6. Focus on the Judge/Audience:
When you are performing the audience has no idea what you are planning to do. Use that to your advantage and when things go wrong just smile and pretend that was supposed to happen. Of course there are things the audience will know isn't mean to happen, like spooking, bucking, or resistance. However, the audience will usually sympathize with you as long as you don't get upset, use force, or make it look like you are having a hard time. That will make the audience tense and want to look away. During a competition the same advice doesn't apply but try to think of ways to make the judge's job easier and more enjoyable. Make a great first impression with good grooming and turnout, tell the judge "Good Morning!" or tell them your name and number to help the scribe check the test. Say something so the judge can hear your voice (be confident and cheerful) and feel your positive energy! The judge would love to see you perform your best so if something goes wrong it does not help to dwell on it. Think ahead to the next movement and forget about the moves that already happened. Instead of thinking that the judge is mean-spirited, imagine that she is your personal cheerleader, silently willing you to do your best. That is what I do when I am judging!

7. Smile!
Just the simple act of smiling can change the chemicals in your brain. Even if you have to force it!! Just do it! Especially going down that centerline. Being a dressage judge I know the difference in how I judge a rider that looks highly stressed and one that looks like they are enjoying themselves. A smile puts the judge at ease and lets them focus on the other aspects of your ride. If your face is scrunched up or you look like you are about to cry it will only distract the judge, making them feel tense and negative and that could affect your scores. One cute thing my Mom used to do for me was put a smiley face sticker on the top of my horse's bridle, on the poll. I could see the smiley face when I looked at my horse's head and it reminded me to smile! Thanks Mom!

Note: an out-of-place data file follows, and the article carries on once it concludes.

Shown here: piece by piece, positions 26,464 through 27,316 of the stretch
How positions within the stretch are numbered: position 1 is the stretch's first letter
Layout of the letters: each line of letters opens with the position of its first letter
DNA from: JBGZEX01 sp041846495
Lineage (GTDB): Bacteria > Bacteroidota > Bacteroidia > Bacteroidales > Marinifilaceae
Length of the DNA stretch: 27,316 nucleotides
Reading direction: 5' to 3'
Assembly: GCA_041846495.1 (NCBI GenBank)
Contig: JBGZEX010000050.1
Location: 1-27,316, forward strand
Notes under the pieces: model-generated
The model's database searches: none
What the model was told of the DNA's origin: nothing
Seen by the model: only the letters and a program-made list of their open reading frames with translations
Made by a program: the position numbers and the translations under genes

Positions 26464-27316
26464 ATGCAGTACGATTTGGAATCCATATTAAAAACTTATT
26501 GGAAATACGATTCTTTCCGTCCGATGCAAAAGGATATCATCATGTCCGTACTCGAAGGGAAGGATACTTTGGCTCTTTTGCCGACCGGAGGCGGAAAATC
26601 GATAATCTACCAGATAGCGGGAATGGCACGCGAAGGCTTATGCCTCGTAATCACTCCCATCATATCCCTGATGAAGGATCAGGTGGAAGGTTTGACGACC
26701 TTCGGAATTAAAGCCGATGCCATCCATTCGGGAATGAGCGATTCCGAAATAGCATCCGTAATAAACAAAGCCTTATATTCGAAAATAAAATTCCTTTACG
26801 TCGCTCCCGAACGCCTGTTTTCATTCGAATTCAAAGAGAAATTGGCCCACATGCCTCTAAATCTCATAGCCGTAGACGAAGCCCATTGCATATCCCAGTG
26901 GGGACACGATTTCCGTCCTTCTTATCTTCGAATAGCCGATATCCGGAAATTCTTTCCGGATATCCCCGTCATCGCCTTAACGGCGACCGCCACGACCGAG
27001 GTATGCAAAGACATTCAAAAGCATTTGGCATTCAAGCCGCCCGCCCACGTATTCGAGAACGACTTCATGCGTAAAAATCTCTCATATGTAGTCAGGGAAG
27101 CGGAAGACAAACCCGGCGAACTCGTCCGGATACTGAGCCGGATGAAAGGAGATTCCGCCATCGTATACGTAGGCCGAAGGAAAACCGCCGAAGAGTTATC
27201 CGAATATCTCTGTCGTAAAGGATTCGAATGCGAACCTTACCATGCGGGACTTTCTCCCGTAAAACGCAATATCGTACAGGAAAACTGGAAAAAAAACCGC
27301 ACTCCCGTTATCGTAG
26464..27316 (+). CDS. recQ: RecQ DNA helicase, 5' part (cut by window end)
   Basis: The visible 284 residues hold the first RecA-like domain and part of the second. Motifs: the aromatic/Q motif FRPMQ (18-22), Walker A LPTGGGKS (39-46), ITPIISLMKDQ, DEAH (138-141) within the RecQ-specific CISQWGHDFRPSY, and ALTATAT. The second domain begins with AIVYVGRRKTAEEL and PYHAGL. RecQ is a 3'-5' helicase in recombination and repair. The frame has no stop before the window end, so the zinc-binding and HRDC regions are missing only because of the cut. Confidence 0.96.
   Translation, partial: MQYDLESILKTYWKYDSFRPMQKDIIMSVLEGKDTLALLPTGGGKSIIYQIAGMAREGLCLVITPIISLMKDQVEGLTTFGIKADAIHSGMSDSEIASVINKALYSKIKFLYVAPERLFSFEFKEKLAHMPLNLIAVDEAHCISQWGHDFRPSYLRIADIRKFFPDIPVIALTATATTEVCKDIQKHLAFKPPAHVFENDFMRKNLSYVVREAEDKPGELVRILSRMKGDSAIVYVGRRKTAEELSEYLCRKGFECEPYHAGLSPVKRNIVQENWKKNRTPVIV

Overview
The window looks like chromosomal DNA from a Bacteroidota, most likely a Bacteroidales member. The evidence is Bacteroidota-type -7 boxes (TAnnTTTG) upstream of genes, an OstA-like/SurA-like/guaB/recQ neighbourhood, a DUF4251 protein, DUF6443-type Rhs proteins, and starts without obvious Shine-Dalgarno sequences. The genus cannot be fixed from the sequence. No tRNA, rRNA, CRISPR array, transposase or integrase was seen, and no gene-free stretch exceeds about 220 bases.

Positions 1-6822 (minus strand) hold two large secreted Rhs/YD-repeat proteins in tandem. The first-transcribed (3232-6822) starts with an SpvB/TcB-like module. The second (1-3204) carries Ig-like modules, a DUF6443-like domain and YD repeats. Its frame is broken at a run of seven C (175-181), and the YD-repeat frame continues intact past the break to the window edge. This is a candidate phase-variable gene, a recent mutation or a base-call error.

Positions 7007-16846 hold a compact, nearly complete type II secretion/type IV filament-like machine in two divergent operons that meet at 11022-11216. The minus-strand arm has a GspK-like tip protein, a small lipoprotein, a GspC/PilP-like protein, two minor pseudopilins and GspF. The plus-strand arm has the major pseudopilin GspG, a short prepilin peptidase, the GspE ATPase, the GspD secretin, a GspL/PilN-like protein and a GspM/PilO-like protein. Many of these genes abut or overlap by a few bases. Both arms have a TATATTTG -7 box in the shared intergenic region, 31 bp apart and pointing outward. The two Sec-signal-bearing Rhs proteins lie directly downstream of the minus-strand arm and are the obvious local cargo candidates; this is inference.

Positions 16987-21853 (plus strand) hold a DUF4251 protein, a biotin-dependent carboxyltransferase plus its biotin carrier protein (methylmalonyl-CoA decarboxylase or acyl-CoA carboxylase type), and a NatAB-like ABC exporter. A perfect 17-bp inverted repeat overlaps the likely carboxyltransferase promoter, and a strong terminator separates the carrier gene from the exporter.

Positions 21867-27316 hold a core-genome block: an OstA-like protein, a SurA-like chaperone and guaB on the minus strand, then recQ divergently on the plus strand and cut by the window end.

8. Expect Mistakes:
Please accept that your dressage test or performance routine will not be perfect. Perfect is not real. Obsessing over every little detail not being just right will take you out of the moment and the true enjoyment will be lost. Staying focused on your horse will help you move on from a mistake and enjoy the rest of your routine. Remember that EVERYONE makes many, many mistakes in every ride. I am sure every Olympic rider can recall an embarrassing experience where their horse left the dressage ring or bucked them off in front of an audience. S**t happens!!! That's life, what more can I say?